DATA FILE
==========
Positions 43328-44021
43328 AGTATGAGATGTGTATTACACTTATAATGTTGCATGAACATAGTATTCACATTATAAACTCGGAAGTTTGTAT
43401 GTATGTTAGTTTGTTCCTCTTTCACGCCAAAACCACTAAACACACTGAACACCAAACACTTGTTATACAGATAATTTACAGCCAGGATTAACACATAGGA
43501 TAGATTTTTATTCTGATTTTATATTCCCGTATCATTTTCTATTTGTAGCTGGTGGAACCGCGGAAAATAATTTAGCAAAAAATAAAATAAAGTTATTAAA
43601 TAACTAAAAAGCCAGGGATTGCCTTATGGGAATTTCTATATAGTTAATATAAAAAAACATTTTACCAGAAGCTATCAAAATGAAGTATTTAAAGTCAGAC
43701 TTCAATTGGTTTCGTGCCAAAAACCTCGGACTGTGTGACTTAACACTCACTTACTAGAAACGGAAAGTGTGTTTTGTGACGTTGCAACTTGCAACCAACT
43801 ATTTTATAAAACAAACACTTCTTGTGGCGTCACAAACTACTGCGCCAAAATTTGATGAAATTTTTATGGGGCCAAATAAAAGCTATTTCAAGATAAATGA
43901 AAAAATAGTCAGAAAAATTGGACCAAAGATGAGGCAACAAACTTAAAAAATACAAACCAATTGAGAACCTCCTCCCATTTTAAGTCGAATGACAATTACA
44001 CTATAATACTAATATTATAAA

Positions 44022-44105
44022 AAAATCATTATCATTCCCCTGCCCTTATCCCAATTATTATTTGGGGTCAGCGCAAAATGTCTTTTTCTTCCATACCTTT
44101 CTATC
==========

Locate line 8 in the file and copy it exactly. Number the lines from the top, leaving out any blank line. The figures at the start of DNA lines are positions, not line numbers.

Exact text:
43901 AAAAATAGTCAGAAAAATTGGACCAAAGATGAGGCAACAAACTTAAAAAATACAAACCAATTGAGAACCTCCTCCCATTTTAAGTCGAATGACAATTACA